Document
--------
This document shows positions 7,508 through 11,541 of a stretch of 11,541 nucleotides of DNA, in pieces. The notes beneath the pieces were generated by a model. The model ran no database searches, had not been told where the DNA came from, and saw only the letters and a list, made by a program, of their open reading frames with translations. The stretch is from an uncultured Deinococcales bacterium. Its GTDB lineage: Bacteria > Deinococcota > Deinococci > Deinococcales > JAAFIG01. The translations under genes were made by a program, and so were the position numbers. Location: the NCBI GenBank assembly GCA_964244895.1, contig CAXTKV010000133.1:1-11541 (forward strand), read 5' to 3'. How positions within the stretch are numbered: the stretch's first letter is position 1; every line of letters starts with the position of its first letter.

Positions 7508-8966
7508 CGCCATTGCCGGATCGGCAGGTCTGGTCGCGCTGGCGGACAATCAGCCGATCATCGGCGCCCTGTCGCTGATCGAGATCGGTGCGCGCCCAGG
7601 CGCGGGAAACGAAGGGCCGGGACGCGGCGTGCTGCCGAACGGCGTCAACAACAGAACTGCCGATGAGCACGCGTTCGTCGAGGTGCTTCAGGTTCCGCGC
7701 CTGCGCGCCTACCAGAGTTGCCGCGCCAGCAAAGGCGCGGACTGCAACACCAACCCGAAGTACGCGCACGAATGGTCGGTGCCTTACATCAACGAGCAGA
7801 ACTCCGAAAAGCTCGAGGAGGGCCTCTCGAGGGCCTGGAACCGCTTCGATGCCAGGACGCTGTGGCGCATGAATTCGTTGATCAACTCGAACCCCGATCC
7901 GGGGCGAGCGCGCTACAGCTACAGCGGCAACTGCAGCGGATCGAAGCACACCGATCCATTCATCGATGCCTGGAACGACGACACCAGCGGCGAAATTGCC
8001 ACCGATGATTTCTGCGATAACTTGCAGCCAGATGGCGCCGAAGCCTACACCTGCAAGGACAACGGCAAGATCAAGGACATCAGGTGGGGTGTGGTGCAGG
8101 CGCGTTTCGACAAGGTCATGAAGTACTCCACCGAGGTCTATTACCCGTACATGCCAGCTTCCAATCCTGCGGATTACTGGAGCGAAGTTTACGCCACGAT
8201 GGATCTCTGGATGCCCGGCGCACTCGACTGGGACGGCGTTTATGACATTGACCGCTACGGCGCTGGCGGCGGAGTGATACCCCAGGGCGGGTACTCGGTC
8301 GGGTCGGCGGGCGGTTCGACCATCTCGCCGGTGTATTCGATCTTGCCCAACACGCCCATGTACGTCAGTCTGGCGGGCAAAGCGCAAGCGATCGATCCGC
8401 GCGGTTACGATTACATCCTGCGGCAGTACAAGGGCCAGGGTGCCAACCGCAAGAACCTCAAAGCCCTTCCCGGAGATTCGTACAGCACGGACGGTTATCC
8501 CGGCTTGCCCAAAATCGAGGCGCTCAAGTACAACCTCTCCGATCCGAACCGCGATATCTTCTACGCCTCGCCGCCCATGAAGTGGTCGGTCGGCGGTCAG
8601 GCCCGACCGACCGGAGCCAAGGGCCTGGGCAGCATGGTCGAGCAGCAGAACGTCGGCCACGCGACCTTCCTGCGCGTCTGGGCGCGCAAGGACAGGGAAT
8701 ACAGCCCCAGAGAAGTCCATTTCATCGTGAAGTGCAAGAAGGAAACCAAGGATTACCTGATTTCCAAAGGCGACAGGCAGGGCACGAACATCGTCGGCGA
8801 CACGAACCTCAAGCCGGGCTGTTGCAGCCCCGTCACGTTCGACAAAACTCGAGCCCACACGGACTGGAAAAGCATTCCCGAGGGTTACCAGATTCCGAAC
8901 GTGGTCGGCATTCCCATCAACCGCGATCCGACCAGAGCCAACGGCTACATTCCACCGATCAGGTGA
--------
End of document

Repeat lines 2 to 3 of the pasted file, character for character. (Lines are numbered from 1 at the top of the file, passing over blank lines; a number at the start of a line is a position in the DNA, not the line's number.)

Positions 7508-8966
7508 CGCCATTGCCGGATCGGCAGGTCTGGTCGCGCTGGCGGACAATCAGCCGATCATCGGCGCCCTGTCGCTGATCGAGATCGGTGCGCGCCCAGG